In Pakistan’s rugged tribal regions along the border with Afghanistan, a quiet and persistent warning is circulating: The Taliban are returning.
Pakistan’s own Taliban movement, which had in years past waged a violent campaign against the Islamabad government, has been emboldened by the return to power of the Taliban in Afghanistan.
They seem to be preparing to retake control of the tribal regions that they lost nearly seven years ago in a major operation by Pakistan’s military. The Pakistani Taliban are already increasing their influence. Local contractors report Taliban-imposed surcharges on every contract and the killing of those who defy them.
In early September, for example, a contractor named Noor Islam Dawar built a small canal not far from the town of Mir Ali near the Afghan border. It wasn’t worth more than $5,000. Still, the Taliban came calling, demanding their share of $1,100. Dawar had nothing to give and pleaded for their understanding, according to relatives and local activists. A week later he was dead, shot by unknown gunmen. His family blames the Taliban.
Pakistan’s Taliban, known as the Tehrik-e-Taliban or TTP, is a separate organization from Afghanistan’s Taliban, though they share much of the same hardline ideology and are allied. The TTP arose in the early 2000s and launched a campaign of bombings and other attacks, vowing to bring down the Pakistani government and seizing control in many tribal areas. The military crackdown of the 2010s managed to repress it.
But the TTP was reorganizing in safe havens in Afghanistan even before the Afghan Taliban took over Kabul on August 15.
“The Afghan Taliban’s stunning success in defeating the American superpower has emboldened the Pakistani Taliban…They now seem to believe they too can wage a successful jihad against the Pakistani ‘infidel’ state and have returned to insurgency mode,” said Brian Glyn Williams, Islamic history professor at the University of Massachusetts, who has written extensively on jihad movements.
The TTP has ramped up attacks in recent months. More than 300 Pakistanis have been killed in terrorist attacks since January, including 144 military personnel, according to the Islamabad-based Pakistan Institute for Conflict and Security Studies.
The events in Afghanistan have also energized the scores of radical religious parties in Pakistan, said Amir Rana, executive director of the Islamabad-based Pakistan Institute for Peace Studies.
These parties openly revile minority Shiite Muslims as heretics and on occasion bring thousands on to the street to defend their hardline interpretation of Islam. One party, the Tehreek-e-Labbaik Pakistan, has a single agenda: to protect a controversial blasphemy law. The law has been used against minorities and opponents and can incite mobs to kill simply over an accusation of insulting Islam.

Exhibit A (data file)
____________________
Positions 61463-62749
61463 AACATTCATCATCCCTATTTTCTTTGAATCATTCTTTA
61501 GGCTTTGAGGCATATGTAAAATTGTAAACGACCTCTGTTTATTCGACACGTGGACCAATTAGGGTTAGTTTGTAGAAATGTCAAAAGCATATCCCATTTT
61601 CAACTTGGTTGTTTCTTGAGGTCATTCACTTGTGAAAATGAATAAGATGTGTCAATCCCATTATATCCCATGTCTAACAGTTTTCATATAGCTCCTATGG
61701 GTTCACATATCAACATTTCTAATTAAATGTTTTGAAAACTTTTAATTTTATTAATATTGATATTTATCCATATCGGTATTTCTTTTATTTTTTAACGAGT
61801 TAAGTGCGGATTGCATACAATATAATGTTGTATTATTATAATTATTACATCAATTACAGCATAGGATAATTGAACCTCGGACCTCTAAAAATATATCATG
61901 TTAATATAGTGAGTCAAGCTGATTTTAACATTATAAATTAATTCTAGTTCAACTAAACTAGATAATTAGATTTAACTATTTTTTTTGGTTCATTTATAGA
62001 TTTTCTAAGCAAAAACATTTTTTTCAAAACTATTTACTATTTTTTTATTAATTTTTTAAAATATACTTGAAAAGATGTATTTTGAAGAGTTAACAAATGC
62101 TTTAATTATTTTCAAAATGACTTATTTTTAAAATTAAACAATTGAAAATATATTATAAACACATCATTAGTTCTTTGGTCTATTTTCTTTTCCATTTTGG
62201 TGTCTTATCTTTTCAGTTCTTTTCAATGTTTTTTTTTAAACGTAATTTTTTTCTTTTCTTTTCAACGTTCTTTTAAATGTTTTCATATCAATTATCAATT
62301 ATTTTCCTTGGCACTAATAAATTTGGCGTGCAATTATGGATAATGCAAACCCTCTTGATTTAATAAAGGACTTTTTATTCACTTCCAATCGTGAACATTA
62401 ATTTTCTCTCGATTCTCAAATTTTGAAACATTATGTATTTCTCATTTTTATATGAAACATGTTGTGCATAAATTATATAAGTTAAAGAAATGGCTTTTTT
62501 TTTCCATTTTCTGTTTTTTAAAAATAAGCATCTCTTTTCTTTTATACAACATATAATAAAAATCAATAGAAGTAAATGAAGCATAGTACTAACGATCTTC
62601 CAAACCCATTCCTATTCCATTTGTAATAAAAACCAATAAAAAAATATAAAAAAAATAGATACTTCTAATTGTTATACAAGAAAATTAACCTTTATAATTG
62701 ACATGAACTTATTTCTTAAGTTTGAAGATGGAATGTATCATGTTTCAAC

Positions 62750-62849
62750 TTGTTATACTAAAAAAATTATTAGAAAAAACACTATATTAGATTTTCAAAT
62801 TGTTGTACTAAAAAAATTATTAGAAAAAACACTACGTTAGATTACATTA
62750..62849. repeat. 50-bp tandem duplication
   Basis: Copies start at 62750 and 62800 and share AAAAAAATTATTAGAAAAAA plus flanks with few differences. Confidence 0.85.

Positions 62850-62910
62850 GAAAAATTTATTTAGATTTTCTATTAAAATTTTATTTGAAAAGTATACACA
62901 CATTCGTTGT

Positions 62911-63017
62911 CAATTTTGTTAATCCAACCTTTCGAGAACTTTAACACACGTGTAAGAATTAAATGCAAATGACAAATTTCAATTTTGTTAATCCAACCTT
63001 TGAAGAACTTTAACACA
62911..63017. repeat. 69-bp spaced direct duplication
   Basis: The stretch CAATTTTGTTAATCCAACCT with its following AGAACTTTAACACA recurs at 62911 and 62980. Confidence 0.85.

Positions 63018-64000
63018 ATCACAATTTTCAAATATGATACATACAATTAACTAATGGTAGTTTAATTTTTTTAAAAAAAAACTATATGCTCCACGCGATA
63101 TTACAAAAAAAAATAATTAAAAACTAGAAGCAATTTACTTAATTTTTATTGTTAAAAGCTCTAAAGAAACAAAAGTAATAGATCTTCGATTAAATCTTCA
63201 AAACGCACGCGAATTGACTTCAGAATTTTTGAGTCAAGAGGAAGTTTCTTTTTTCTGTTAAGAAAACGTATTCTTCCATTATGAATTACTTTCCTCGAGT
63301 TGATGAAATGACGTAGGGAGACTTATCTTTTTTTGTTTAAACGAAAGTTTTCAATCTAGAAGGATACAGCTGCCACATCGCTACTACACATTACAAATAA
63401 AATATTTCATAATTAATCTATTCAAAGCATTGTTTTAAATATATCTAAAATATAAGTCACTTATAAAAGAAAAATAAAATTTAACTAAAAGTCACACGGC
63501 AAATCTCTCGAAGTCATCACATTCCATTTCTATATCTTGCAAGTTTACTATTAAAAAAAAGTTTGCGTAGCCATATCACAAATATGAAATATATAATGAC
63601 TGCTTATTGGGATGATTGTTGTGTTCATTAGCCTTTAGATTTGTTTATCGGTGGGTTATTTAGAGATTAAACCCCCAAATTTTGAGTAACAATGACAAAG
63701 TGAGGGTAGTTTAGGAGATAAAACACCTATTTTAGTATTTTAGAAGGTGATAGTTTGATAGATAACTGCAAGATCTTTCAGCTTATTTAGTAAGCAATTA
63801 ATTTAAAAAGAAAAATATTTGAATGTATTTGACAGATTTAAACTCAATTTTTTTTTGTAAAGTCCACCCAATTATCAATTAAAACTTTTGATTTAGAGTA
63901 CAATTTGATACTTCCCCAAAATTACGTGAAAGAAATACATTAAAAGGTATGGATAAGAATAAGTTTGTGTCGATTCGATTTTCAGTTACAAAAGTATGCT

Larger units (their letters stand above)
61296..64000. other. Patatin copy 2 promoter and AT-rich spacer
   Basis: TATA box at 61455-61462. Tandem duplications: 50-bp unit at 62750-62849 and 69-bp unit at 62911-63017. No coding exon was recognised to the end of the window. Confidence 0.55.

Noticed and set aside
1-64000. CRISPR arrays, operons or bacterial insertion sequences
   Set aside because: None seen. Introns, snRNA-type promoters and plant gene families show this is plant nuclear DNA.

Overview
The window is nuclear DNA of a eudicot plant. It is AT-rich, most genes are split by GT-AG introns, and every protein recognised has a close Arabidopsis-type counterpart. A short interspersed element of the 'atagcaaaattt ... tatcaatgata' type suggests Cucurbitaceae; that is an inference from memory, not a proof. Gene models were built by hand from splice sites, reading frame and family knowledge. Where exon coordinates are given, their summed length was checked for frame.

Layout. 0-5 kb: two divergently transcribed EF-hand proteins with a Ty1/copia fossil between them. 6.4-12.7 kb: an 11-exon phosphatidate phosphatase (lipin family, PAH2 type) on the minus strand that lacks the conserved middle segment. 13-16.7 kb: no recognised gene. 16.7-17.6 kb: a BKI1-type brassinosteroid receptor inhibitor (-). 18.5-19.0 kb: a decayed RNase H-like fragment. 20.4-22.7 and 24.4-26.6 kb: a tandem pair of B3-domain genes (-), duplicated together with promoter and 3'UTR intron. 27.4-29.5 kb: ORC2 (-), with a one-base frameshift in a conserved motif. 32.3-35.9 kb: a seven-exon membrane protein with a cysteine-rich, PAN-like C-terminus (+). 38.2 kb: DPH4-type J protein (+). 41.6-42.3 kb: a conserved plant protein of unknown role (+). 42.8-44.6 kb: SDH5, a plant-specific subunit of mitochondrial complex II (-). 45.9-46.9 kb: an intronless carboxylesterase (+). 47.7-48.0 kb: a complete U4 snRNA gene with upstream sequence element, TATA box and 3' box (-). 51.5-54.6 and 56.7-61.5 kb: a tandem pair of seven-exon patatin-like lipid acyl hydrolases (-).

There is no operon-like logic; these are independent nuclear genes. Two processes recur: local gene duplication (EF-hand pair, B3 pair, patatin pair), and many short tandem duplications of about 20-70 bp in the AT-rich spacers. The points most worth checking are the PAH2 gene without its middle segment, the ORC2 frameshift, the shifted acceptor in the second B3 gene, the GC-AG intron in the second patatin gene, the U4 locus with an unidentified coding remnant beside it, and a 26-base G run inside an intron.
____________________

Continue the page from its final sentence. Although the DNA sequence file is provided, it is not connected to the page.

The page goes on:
Already buffeted by a growing religiosity, Pakistani society is at risk of transforming into one similar to Taliban-run Afghanistan, Rana warned.
A Gallup Pakistan poll released last week found 55 percent of Pakistanis would support an “Islamic government” like the one advocated by Afghanistan’s Taliban. Gallup surveyed 2,170 Pakistanis soon after the Taliban takeover in Kabul.
Pakistan has shied away from offering unilateral recognition to the all-Taliban government in Afghanistan, but has been pushing for the world to engage with the new rulers. It has urged the United States to release funds to the Afghan government, while urging the Taliban to open their ranks to minorities and non-Taliban.
Pakistan’s relationship with the Afghan Taliban is a constant source of angst in America, where Republican senators have introduced a law that would sanction Islamabad for allegedly working against the U.S. to bring the Taliban to power. The charge has angered Pakistan, whose leaders say it was asked and delivered the Taliban to the negotiation table with the U.S., which eventually led to an agreement paving the way for America’s final withdrawal.
Pakistan’s ties to much of the Afghan Taliban go back to the 1980s when Pakistan was the staging arena for the U.S.-backed fight against Soviet forces in Afghanistan. In particular, the Haqqani group, possibly Afghanistan’s most powerful Taliban faction, has a long relationship with Pakistan’s intelligence agency, ISI.
Pakistan has turned to Sirajuddin Haqqani, the interior minister in Afghanistan’s new Taliban government, for help in starting talks with the Pakistani Taliban, said Asfandyar Mir, a senior expert at the U.S. Institute of Peace.
Some TTP figures in North Waziristan – a rugged area the group once controlled – are ready to negotiate. But the most violent factions, led by Noor Wali Mehsud, are not interested in talks. Mehsud’s Taliban want control of South Waziristan, said Mir.
It’s not clear whether Haqqani will be able to get Mehsud to the table or whether Afghanistan’s new rulers are ready to break their close ties with Pakistan’s Taliban.
In the attempts to put together negotiations with Islamabad, the TTP is demanding control over parts of the tribal regions and rule by its strict interpretation of Islamic Shariah law in those areas, as well as the right to keep their weapons, according to two Pakistani figures familiar with the demands. They spoke to The Associated Press on condition of anonymity because they are not authorized to speak to the media and because they fear retaliation.
Bill Roggio of the Foundation for Defense of Democracies, a U.S.-based think tank, said Pakistan is opening talks with the Taliban to stop the increasing attacks on its military, but he warned that “the government is opening Pandora’s box.”
“The TTP will not be satisfied with ruling a small portion of Pakistan, it will inevitably want more than what it is given,” Roggio said. “Like the Afghan Taliban wanted to rule Afghanistan, the TTP wants to rule Pakistan.”